Wed, 06/29/2016 - 16:01

Posted by H.G. Watson on February 29, 2016
This investigation completed by students from Nova Scotia Community College spurred the provincial government to take action. Screenshot by J-Source.

This investigation completed by students from Nova Scotia Community College spurred the provincial government to take action. Screenshot by J-Source.

By Erin Moore

Journalism isn’t even in the name of my program. It’s called Radio and Television Arts.

But in February, my students at the Nova Scotia Community College, in Dartmouth, launched an investigative journalism project that got picked up by both local and national media and is forcing the provincial government to act.  

Our investigation is called Untitled: The Legacy of Land in North Preston. It looks at the stunning fact that 200 years after the first Black settlers came to Nova Scotia, many people who live in historically Black communities still do not have legal title to their land.

This means they can’t sell it or legally pass it down to their children. This situation is rooted in racist and discriminatory practices that were employed by the Crown and it has serious social and economic implications.

The issue was brought to our attention in September by the Nova Scotia Barristers’ Society, which had recently started working with people in the community.

It was good timing. Each fall, I teach the generically named “Communications II” course to all 22 second-year students in three specializations: journalism, TV production and radio. It’s become known as “diversity class,” though, because we take a critical look at how some communities are underrepresented or misrepresented by the media.

The issue of land title fit in well—North Preston was settled by people known as the Black Refugees who escaped slavery in the United States after the War of 1812. Today, most of North Preston’s 4,000 residents are descendants of those original settlers. While most Nova Scotians have never visited the community, there is a general perception that it’s crime-ridden and poor, due in part to media coverage.

Instead of reinforcing those ideas, this project would offer historical context about an ongoing injustice. That made me excited to start our investigation but I still had serious concerns. These students only had a year of journalism basics under their belts and half of them weren’t journalism students at all. In a two-year college program, however, these students were about to graduate. It was now or never to tackle a project like this one.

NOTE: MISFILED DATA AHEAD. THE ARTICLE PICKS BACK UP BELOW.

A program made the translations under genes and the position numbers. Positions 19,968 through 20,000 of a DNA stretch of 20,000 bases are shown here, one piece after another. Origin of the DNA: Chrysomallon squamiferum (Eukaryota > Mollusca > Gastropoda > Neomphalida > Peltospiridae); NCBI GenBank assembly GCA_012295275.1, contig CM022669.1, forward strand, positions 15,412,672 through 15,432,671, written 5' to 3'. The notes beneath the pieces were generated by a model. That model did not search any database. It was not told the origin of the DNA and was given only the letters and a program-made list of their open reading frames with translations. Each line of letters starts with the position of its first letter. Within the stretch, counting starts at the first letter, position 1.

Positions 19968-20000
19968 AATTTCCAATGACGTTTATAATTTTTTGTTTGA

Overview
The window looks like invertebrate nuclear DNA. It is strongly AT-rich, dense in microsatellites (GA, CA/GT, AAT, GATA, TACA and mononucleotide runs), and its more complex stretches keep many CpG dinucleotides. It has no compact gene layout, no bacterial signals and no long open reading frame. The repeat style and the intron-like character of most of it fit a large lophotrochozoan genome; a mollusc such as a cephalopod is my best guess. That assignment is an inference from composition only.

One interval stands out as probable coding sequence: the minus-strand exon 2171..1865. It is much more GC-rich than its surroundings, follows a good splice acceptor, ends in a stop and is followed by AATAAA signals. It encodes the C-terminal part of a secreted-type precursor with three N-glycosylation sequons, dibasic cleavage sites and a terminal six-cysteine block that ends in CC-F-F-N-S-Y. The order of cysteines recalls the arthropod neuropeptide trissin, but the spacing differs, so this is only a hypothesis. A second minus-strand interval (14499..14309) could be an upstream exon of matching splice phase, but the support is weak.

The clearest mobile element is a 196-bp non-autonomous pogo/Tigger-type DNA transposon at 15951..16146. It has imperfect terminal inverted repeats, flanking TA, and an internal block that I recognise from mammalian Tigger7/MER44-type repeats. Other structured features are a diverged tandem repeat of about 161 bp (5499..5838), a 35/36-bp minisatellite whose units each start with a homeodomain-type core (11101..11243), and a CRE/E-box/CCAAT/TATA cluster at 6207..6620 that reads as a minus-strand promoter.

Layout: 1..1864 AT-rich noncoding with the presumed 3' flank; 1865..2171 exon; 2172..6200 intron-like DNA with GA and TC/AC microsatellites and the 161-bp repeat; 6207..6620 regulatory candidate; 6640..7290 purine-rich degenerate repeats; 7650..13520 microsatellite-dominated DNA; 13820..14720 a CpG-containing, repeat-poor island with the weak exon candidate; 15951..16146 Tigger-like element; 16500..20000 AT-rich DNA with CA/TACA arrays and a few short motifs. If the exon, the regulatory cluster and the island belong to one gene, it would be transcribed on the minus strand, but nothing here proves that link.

But how would they handle the complexity, scope and investigative requirements of this story? How would I manage a team of 22?  How would I evaluate their learning? How would I manage this project and teach four other courses? I didn’t have the answers to these questions until the project was well underway.

The 11 journalism students took the lead with research and interviews, while the TV students were producers, shooters and editors. The radio students took on a variety of roles. Was everyone happy? No. Some wanted better-defined roles and less uncertainty about what the final project would look like. Others just weren’t interested in the story or the work required to tell it. But the story started unfolding in amazing ways, and most of them began to see the value in what they were doing.

In the Nova Scotia Archives, one student found a petition hand-written by North Preston residents in 1841 asking for land title. Here was proof that people had been trying to gain title for more than a century. I think there were a lot of goose bumps when the petition was presented in class that day. I certainly got them.

Our project resulted in a series of five short web videos looking at the past, the present and the future of land title in North Preston. They’re part of a website that also includes photos, an interactive timeline and text.